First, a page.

Find someone who does what you want to do and talk to them. Are they an engineer, landscape architect, or planner? Or something else? Do the people you think do what you think you want to do actually do it, or do they just manage it? Is there enough of that kind of work to have a reasonable chance of getting into it, or unless you’re ‘perfect’ for the job might you have to practice in other areas for a while?
Marketable, beneficial, worthwhile… even talking years of a program (which I would really only think about if debating a 4 year, 5 year, or 6 year BLA vs MLA program, not between different degrees) is all subjective. Are you willing to relocate anywhere? If so, no matter what degree you have you’re going to be more marketable. But if there’s a particular kind of work you want to do or a particular place you want to do it, the market can start getting tight in a hurry.December 5, 2012 at 9:49 pm #155992
Andrew Garulay, RLAParticipant
Who goes into landscape architecture with the goal of working in a government transportation department?December 6, 2012 at 3:48 am #155991
Wyatt Thompson, PLAParticipant
Holy cow, when did the engineering lobby join Land8? I hope your primary source of information about the profession is not this site. If you believe everything you read here you’d think that there weren’t any practicing LAs left this side of Dubai. The truth, is that there is quite a bit of work for landscape architects in both public and private sectors. Most of the people I know who are doing it are not on here to give their accounts because they’re too busy doing the work.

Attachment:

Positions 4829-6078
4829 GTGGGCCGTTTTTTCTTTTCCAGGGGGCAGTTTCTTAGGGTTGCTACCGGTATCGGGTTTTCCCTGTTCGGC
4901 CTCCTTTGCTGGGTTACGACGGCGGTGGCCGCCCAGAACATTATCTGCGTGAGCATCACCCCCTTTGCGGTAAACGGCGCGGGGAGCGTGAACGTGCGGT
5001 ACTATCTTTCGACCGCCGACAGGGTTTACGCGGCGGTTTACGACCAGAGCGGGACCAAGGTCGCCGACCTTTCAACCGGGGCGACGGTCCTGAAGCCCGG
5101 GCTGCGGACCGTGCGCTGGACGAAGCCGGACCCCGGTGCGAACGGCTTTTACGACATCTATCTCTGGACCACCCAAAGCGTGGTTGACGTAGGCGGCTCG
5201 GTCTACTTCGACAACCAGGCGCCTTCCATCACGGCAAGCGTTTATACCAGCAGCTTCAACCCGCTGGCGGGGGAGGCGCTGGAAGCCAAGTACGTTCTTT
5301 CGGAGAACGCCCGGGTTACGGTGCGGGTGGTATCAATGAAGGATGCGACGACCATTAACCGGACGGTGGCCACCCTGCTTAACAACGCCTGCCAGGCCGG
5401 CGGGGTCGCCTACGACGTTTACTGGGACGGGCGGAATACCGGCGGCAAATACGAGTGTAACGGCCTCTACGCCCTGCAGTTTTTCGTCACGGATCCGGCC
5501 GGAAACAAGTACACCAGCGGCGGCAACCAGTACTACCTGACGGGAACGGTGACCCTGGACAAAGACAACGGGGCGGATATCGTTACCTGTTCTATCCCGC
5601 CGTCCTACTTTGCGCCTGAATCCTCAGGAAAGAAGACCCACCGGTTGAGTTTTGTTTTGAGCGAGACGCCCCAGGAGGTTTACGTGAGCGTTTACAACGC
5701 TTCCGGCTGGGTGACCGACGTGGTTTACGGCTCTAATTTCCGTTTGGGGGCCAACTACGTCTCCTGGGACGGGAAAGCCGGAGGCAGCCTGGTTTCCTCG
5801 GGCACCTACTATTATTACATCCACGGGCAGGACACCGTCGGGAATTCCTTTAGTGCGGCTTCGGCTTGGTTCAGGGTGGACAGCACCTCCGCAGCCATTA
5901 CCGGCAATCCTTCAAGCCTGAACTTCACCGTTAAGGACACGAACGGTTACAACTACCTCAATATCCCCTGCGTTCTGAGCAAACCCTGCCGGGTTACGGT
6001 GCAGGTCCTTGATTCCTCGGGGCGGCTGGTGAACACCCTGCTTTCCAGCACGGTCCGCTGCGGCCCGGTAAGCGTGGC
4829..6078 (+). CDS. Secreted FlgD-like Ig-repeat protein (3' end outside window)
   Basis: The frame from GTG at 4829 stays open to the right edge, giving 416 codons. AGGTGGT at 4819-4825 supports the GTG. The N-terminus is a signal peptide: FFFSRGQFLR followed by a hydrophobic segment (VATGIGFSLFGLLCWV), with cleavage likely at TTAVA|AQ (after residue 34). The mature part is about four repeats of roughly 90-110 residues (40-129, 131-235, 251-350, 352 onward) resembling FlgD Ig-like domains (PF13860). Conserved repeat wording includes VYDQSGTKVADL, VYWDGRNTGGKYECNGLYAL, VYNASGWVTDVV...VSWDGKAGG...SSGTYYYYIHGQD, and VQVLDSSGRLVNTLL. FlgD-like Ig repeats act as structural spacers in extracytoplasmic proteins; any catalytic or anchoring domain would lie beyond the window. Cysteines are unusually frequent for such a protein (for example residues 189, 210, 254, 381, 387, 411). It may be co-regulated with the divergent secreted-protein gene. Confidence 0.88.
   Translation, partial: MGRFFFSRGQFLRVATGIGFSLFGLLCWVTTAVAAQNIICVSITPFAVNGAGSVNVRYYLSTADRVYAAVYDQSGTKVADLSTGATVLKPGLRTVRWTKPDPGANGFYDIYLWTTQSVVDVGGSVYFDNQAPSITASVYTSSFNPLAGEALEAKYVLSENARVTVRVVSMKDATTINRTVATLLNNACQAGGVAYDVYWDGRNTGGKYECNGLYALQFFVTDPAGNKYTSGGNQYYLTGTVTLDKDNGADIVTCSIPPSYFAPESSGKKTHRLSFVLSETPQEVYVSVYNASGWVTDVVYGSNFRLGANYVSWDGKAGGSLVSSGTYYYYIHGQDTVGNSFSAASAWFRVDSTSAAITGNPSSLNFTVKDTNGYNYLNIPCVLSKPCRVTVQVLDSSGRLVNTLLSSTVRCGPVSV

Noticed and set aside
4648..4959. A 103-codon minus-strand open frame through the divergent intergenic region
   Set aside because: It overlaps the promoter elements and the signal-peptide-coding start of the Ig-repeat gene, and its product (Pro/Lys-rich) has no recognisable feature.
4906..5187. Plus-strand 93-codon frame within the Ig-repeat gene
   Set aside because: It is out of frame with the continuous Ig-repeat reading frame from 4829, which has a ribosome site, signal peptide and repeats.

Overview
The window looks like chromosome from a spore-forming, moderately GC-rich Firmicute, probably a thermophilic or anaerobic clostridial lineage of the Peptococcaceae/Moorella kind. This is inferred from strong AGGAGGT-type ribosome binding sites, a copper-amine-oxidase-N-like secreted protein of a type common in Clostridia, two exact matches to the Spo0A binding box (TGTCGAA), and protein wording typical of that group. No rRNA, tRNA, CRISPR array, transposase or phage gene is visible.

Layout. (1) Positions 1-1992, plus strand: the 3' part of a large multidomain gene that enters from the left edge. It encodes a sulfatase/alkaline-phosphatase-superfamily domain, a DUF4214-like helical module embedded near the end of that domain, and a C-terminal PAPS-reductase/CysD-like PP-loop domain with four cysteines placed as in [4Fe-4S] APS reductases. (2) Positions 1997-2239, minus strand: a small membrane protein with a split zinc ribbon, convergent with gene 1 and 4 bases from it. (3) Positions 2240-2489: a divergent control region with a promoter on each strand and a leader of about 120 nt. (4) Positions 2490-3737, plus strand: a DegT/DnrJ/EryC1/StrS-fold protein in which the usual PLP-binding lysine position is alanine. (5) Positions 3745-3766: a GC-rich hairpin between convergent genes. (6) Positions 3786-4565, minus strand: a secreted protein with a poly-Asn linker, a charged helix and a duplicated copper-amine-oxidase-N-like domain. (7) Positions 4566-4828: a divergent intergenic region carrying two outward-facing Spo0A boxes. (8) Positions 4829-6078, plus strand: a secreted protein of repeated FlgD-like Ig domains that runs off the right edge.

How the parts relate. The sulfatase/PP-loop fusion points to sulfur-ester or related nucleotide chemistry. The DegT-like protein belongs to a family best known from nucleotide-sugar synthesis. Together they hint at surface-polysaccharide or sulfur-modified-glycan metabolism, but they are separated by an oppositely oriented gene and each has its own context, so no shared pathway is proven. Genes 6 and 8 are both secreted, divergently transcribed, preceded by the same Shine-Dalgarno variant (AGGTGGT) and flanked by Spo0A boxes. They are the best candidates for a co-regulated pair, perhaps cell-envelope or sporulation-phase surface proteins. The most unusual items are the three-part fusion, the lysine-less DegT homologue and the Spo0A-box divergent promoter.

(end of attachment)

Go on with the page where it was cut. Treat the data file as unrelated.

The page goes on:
I don’t know if you should stay in your landscape architecture program or not, but before you jump ship I think you should ask yourself some questions: What do you like about what you’ve studied so far? What type of work do you think you want to do in a government transportation department? Is the LA program accredited? What is the job placement rate for graduates of the program? Have you spoken with any alumni about their experience in the program and what kind of success they have had in practice? Have you spoken to anyone in the engineering college or field that you might consider switching to? What field, BTW? Are you committed to college/university you are at now, or do you have the option to go to a different school? There are several programs around the country that offer 5 year MLA degrees. If you want to keep your major but are concerned about the degree you’re getting, an MLA might be more marketable than a BLA. Ultimately I think a person’s skills and experience are more important than the degree, but others in positions to hire may think differently. Is your concern related to your perception of the viability of the profession, or the cost associated with an extra year in school?